Magic the Gathering Publisher Scrambles to Distract From Allegations of Culture of Racism at Company

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Wizards of the Coast, the company that published Magic the Gathering and Dungeons & Dragons, wants you to believe that they’re a forward-thinking, liberal and inclusive company. They’ve sold shirts with their games’ logos for pride, they’ve made a very public effort to increase the diversity of the characters represented in their games and they’ve very publicly told anyone who doesn’t like their changes meant to make people of all creeds, colors, and genders feel welcome to pound sand.

What they haven’t done in all that time was to hire any black people. A few days ago Magic personality, Zaiem Beg, posted an essay detailing the culture inside Wizards of the Coast, and it was not pretty. Beg took issue with the idea that Wizards was trying to do the right thing because look at how much they say diversity and painted a picture of a toxic corporate culture that would find any excuse to not hire black people to creative positions.

Or the time a black person interviewed at Wizards and started off the interview being told “I’ve never had this many internal recommendations for a candidate before” then three minutes later, “you’re not really a culture fit here.”

In fact, as far as anyone can tell, Wizards of the Coast has never hired a black person to be a game designer, competitive play broadcaster or writer for either Magic or D&D.

And then there are black magic artists. As I mentioned, Wizards has gone out of their way to showcase black characters in Magic, like the fan-favorite character Teferi who was recently brought back after not featuring in the game for a decade or so, but those characters are painted, by and large, by white artists.

In fact, in the middle of the global civil rights protests, controversial Magic Hall of Fame player Eric Froehlich asked for the names of black MtG artists he could support by buying original art; Magic artists get to keep their original artwork and selling it, as well as prints on things like playmats and t-shirts, can make up a large part of their income, more than they get paid for producing the artwork in the first place.

Here’s where things get interesting; there’s like two black artists in the entire 27-year history of the game, Marco Nelor and Ernanda Souza. Nelor said he’s heard there may be as many as four black artists, but no one seems to know the names of the other two. There are over 20,000 different Magic cards, many of which have multiple printings. Each of the four regular Magic sets released each year has between 15 and 25 cards that are essentially just landscapes; you’re telling me that over the course of 27 years, they couldn’t find one black landscape painter? I don’t believe you can commission 20,000 pieces of artwork over the course of 27 years and only hire two black artists without doing it intentionally.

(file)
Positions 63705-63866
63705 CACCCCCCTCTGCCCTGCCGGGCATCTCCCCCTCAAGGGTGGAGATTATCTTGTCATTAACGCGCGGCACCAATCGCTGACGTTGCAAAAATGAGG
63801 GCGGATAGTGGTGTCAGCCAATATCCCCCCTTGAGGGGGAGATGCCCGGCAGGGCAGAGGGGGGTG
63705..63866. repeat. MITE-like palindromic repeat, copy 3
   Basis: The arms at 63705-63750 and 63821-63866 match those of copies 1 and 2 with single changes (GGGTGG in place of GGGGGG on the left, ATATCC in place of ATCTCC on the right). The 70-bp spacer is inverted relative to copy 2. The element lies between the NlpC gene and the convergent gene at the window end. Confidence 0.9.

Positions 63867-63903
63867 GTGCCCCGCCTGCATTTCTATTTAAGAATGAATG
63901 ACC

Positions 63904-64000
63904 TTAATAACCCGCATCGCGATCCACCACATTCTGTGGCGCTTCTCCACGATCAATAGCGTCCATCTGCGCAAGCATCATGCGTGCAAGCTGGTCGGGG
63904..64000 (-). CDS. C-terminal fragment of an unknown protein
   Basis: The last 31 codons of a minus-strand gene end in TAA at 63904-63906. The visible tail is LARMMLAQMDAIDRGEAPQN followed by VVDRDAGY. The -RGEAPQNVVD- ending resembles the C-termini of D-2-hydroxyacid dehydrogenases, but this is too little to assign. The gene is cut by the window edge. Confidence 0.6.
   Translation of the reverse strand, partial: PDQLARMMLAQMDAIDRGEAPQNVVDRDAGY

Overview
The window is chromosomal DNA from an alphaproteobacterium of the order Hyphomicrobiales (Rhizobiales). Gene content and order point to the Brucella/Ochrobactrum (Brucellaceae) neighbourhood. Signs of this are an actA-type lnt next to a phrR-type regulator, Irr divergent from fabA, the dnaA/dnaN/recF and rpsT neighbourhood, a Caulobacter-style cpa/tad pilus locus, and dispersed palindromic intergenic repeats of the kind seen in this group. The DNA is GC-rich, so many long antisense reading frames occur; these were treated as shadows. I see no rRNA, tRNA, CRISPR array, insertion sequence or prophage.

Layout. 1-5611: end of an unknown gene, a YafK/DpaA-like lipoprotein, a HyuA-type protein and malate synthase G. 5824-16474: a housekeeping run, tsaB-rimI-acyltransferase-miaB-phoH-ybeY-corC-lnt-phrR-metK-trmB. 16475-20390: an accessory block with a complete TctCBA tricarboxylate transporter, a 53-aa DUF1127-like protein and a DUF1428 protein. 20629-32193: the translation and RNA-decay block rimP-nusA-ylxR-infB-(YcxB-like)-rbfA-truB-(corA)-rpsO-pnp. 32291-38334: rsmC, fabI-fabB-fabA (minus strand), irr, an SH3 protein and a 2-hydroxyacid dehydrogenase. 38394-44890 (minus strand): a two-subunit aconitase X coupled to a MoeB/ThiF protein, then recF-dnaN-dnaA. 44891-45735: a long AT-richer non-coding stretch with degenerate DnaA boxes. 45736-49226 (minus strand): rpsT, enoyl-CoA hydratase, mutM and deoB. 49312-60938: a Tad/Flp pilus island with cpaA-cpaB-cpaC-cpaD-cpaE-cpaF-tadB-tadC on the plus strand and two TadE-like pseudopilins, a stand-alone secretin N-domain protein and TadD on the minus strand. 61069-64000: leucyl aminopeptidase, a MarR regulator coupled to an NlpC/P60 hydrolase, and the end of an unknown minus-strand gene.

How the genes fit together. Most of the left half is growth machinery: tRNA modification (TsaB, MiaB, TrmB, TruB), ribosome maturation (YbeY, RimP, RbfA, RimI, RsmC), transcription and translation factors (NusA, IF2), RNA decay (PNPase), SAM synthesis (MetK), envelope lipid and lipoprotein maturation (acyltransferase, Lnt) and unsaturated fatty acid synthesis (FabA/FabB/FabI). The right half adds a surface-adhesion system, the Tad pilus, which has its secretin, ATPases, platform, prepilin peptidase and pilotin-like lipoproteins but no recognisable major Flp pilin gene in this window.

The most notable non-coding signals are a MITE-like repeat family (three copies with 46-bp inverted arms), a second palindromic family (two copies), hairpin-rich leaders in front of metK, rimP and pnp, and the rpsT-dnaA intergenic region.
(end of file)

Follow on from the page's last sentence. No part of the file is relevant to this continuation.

There’s also the matter of the “face” of Magic the Gathering, the main character, so to speak, the character who will be the main character in the upcoming Netflix series, Chandra Nalaar. The fiction writers for Magic revealed, over the course of a long series of stories, that Chandra was bisexual and had feelings for another female character called Nissa Revane. And then Wizards stepped in and made it clear in the culmination to those stories that Chandra’s feelings were purely platonic because while say they want gay characters in Magic, they obviously don’t want gay main characters in Magic, only minor characters you see once every five years or so.

They largely tried to pin this decision on writer Greg Weisman, who denied it as unambiguously as someone under an NDA can possibly deny it. Anyone familiar with Greg’s work on Gargoyles and Young Justice knows this wouldn’t be the decision he would have made.

How did Wizards respond to accusations that they have a toxic, racist corporate culture that actively seeks to keep people of color out of the company while performatively adding “diverse” characters to create a veneer of wokeness? They banned some cards from the early days of Magic that could be perceived as racist, and some of them were a real stretch.

One of these cards had been causing trouble for years that the company entirely ignored. It’s a card called Invoke Prejudice that features hooded, KKK-looking characters, was drawn by an avowed white supremacist and coincidentally had the internal ID number 1488, which is a white supremacist code word. All people wanted was for Wizards to change the ID number, which is only seen when you look up the card on their website, something it turns out they could easily do in a matter of minutes despite the fact that they have known about the issue for years.

Most of the cards never saw play, even when they were new, but one, Crusade, is one of the most iconic cards from the early days of Magic, saw play in top decks for years and is still used by players today. No one ever asked for Crusade to be banned or said it was racist, but that was the distraction Wizards chose to avoid addressing the actual racism they’re accused of that’s ongoing today.

Personally, I’ll take my Crusades out of my deck when Wizards hires a black game designer.

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